Daily #F1 News and Comment: Sunday 2nd June 2013

This page will be updated throughout the day

Ferrari rattled by FIA probe

TJ13 reported yesterday that Ferrari were also under the disciplinary hearing committee’s microscope. However, Maranello appears to be irked by this turn of events.

They like Mercedes performed a ‘secret’ test with Pirelli, the only difference being the car Ferrari supplied was from 2011 and their driver was Pedro de la Rosa.

Yet the FIA on the day ‘testgate’ hit the news in Monaco, issued a statement making it clear that the year of the car supplied was not the only potential illegality and other rules may have been broken.

A Ferrari spokesman said today, “In reference to the numerous comments and interpretations circulated in recent days, Ferrari does not wish to make any further comment”.

He however does continue and comments, “The situation is rather straightforward [and has been] from the moment that a team broke what is a very clear regulation. The fundamental question refers to the compliance with article 22 of the sporting regulations, which does not allow the use of a current or previous year’s car for any kind of testing carried out during the season.

This is the only substantial aspect. Everything else is irrelevant detail.”

If that were the only matter for the FIA to consider, it would have been case closed by now – so clearly other factors are being taken into consideration and Ferrari will look rather silly should this result in them being sanctioned from their own protest.

Red Bull make it clear they are not criticising Pirelli

Something is going on behind the scenes. Pirelli call a teleconference at 4 hours notice, most of the mainstream media miss it and during the initial presentation doe by Paul Hembery he makes it clear he is not happy about the protests made over the Pirelli tyre test with Mercedes.

Pirelli were due to introduce the new spec tyres in Canada, but TJ13 believes they reversed this decision due to the protest made regarding breaches in the sporting regulations. Without unanimous agreement from the teams the planned introduction in Canada would be another possible breach of sporting regulations.

Red Bull are keen to see the revised 2013 tyres introduced because even though the surface compounds will remain similar to those currently in use, the return to the Kevlar based tyre will give them some aerodynamic benefits.

According to Helmut Marko, it was 22:00 on Saturday following qualifying in Monaco when he first heard the news of the Mercedes test and he then spent a number of hours getting together the relevant information to see if he had missed something.

In the rush to demand the FIA investigate, Red Bull may have overlooked the fact that the result of their protest would stall any imminent introduction of the revised tyres, subject to the FIA International Tribunal (IT) – a possible 45 day process – which as yet not even begun.

What has happened over the past eek is the FIA have asked Mercedes, Ferrari and Pirelli to answer some questions, and following their deliberations on the responses, the matter may be referred to the IT.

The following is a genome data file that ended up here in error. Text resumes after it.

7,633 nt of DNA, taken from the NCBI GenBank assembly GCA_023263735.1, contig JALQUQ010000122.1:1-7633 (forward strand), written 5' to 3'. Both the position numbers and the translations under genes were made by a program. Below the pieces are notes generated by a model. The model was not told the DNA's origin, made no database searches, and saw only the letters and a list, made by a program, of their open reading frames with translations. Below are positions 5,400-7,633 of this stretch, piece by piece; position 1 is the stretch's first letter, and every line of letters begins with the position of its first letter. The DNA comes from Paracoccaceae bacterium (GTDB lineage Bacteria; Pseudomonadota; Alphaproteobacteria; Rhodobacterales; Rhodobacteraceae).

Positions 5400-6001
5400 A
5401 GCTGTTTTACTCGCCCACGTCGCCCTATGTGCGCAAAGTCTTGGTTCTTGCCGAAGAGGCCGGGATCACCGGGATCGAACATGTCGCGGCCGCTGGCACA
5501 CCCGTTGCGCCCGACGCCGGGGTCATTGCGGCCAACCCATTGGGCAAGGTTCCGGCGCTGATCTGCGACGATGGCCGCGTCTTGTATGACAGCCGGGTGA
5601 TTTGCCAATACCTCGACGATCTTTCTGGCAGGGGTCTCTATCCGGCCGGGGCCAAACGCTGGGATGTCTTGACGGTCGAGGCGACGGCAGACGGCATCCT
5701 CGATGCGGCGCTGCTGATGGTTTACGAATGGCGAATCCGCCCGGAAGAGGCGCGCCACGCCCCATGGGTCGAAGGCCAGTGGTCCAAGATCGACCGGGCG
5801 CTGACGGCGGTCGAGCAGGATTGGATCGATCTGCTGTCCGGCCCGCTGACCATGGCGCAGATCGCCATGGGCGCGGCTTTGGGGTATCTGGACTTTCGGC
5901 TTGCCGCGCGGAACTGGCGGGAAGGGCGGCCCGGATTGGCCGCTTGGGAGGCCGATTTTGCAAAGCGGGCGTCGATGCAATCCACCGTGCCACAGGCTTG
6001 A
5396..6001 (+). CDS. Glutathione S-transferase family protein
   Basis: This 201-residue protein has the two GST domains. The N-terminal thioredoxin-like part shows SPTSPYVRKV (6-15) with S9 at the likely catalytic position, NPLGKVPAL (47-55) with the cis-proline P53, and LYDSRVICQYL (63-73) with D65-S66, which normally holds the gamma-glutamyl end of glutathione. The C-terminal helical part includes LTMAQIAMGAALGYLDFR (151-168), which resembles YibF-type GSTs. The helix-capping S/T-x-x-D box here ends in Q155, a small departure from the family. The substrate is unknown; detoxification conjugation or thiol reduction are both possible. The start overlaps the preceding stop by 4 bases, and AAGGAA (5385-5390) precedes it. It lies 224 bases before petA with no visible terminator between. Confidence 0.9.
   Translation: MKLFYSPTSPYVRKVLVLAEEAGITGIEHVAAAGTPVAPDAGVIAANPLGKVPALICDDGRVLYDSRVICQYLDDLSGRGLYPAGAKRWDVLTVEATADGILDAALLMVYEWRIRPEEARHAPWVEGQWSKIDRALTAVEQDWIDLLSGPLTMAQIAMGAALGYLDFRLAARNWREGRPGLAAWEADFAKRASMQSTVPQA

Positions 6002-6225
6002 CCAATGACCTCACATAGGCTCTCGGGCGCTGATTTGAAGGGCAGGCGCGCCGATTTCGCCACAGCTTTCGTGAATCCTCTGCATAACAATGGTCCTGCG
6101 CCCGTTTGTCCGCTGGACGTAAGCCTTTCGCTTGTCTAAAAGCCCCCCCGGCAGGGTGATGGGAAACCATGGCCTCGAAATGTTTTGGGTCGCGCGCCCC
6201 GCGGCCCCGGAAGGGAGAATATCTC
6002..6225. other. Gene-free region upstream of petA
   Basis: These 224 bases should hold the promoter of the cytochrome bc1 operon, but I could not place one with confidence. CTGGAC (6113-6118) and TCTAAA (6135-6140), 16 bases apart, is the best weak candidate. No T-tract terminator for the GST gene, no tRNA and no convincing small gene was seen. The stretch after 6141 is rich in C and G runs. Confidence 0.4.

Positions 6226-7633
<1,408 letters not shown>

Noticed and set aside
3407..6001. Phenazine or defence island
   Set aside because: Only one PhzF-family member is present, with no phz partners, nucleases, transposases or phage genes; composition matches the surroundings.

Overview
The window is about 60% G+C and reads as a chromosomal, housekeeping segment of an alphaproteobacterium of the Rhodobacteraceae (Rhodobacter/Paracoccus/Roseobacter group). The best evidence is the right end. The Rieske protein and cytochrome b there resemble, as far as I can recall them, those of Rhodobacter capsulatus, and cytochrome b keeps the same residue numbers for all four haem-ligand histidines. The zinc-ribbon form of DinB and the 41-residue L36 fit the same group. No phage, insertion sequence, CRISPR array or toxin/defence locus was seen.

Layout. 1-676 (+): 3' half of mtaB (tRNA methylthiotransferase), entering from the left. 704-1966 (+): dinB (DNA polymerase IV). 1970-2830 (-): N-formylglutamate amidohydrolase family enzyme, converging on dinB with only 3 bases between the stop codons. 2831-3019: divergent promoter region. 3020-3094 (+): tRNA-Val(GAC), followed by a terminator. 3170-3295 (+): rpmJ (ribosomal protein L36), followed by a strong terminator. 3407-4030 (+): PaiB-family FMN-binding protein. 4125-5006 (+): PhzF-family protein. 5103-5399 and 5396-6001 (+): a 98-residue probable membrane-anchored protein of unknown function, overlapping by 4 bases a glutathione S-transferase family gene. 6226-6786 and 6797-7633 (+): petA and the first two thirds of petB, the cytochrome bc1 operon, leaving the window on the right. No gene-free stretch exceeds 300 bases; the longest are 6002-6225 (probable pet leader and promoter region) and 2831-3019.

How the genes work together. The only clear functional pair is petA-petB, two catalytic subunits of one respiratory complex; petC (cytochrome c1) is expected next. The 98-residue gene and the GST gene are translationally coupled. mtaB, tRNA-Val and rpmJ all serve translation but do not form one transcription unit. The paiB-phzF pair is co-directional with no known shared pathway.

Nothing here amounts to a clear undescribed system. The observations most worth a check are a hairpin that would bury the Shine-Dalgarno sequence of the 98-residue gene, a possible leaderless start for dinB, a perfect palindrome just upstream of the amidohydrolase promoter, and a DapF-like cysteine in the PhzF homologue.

Yesterday Christian Horner wrote to the FIA and copied in the other teams. The letter stated, “For clarity, our protest is not against any third party supplier (including the tyre supplier) as it is the clear obligation of the entrant, irrelevant of any supplier contract, to comply with the Sporting and Technical Regulations, which in this case were clearly breached.

For any competitor to have the benefit of running a current car with current race drivers with tyres that are to be used in the current World Championship is an enormous and unfair advantage for both performance and reliability and in our opinion totally unacceptable.”

It may be once again that Christian and the Red Bull team have been precipitative. This letter was written prior to yesterdays Pirelli teleconference and during that event Paul Hembery made it clear Mercedes did not test any current 2013 tyre or any revised 2013 tyre proposed for FP1 in Cananda.

This appears to be Horner et al desperate to tell the world that they aren’t criticising Pirelli and at the same time are hoping to direct the FIA in their investigation.

Gate bolted… horse gone – methinks.

Hankook: Impossible to supply F1 in 2014

TJ13 asked Paul Hembery on Friday whether from Pirelli’s experience of joining the sport it was indeed now too late for a new supplier to set up a factory, tool it out and deliver tyres for testing in the winter for use in 2014. He replied, “Yes”.

Today Hankook’s DTM competition engineer Michael Eckert confirms it is too late for them to be considered as a supplier for F1’s 2014 tyres.

He told AutoSport, “For 2014, it’s completely impossible not only because of the lack of tyre development time. Even if Hankook wants to take three, four, five years to jump into Formula 1 as a supplier, the lack of testing opportunities would make it impossible.

With the current cars and drivers, it’s impossible [to test] so you need to find a suitable number of vehicles and drivers that would allow you to get some reliable feedback.”